Barry M. Prizant, PhD, CCC-SLP, is among the world’s leading authorities on autism, with more than forty years of experience as a scholar, researcher, and international consultant. He is an adjunct professor at Brown University and coauthor of The SCERTS Model: A Comprehensive Educational Approach, now being implemented in more than a dozen countries. Dr. Prizant has published more than 120 articles and chapters and has received many awards. The author of Uniquely Human: A Different Way of Seeing Autism, Dr. Prizant lives in Cranston, Rhode Island, with his wife, Dr. Elaine Meyer, and their teenage son.
Tom Fields-Meyer is author of the critically acclaimed memoir Following Ezra: What One Father Learned About Gumby, Otters, Autism, and Love from His Extraordinary Son, a finalist for the National Jewish Book Award. His work has appeared in The New York Times Magazine, The Wall Street Journal, the Los Angeles Times, and The Washington Post. The coauthor (with Barry M. Prizant) of Uniquely Human: A Different Way of Seeing Autism, and former senior writer for People, he lives in Los Angeles, where he teaches in the UCLA Extension Writers’ Program.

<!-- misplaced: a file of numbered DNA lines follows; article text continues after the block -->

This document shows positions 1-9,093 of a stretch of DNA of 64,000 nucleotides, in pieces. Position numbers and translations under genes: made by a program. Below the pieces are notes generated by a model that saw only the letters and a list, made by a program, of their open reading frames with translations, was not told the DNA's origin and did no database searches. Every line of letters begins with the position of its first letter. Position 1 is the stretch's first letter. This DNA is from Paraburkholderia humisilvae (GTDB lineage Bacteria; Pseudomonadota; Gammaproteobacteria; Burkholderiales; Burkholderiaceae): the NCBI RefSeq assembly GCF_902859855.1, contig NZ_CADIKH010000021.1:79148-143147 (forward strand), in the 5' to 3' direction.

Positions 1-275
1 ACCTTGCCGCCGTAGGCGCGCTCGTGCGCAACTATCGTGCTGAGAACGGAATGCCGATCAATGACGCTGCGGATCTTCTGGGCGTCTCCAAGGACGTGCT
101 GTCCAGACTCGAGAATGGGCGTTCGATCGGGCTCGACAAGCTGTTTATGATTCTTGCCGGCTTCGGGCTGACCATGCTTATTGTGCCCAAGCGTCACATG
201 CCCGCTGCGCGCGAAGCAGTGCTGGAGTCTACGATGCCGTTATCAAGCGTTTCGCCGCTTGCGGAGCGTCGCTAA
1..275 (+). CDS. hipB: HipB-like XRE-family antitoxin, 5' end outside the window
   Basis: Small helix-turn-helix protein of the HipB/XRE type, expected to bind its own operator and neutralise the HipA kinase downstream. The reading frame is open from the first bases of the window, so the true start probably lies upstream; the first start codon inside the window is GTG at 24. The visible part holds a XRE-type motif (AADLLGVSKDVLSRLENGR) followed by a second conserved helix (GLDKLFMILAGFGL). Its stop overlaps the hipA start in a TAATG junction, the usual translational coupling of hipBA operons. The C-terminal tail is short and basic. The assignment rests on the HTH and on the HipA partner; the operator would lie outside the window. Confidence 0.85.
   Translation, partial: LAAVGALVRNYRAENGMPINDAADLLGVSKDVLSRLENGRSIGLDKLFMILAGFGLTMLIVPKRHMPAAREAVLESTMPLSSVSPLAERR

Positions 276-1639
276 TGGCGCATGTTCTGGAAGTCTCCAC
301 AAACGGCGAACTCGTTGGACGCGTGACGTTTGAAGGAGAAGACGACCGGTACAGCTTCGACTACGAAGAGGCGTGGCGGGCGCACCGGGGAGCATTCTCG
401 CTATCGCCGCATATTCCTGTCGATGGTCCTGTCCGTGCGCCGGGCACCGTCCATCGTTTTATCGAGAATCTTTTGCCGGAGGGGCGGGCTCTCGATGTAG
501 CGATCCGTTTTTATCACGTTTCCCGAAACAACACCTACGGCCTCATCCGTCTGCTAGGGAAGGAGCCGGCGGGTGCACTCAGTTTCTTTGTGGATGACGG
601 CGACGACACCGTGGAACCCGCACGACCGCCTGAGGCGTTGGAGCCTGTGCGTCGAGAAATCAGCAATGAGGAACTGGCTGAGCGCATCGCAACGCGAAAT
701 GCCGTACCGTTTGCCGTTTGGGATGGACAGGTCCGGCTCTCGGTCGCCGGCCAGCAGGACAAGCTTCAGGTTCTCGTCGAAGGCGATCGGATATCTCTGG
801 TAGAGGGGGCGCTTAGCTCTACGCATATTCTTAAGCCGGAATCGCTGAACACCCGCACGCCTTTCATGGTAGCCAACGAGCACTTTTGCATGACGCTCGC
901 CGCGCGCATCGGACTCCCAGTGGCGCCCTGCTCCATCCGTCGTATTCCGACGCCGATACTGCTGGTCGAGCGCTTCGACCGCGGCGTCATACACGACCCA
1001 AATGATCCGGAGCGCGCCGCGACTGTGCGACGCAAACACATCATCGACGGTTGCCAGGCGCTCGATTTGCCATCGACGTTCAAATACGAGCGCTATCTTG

When Temple Grandin was born in 1947, autism had only just been named. Today it is more prevalent than ever, with one in 88 children diagnosed on the spectrum. And our thinking about it has undergone a transformation in her lifetime: Autism studies have moved from the realm of psychology to neurology and genetics, and there is far more hope today than ever before thanks to groundbreaking new research into causes and treatments. Now Temple Grandin reports from the forefront of autism science, bringing her singular perspective to a thrilling journey into the heart of the autism revolution.
Weaving her own experience with remarkable new discoveries, Grandin introduces the neuroimaging advances and genetic research that link brain science to behavior, even sharing her own brain scan to show us which anomalies might explain common symptoms. We meet the scientists and self-advocates who are exploring innovative theories of what causes autism and how we can diagnose and best treat it. Grandin also highlights long-ignored sensory problems and the transformative effects we can have by treating autism symptom by symptom, rather than with an umbrella diagnosis. Most exciting, she argues that raising and educating kids on the spectrum isn’t just a matter of focusing on their weaknesses; in the science that reveals their long-overlooked strengths she shows us new ways to foster their unique contributions.
From the “aspies” in Silicon Valley to the five-year-old without language, Grandin understands the true meaning of the word spectrum. The Autistic Brain is essential reading from the most respected and beloved voices in the field.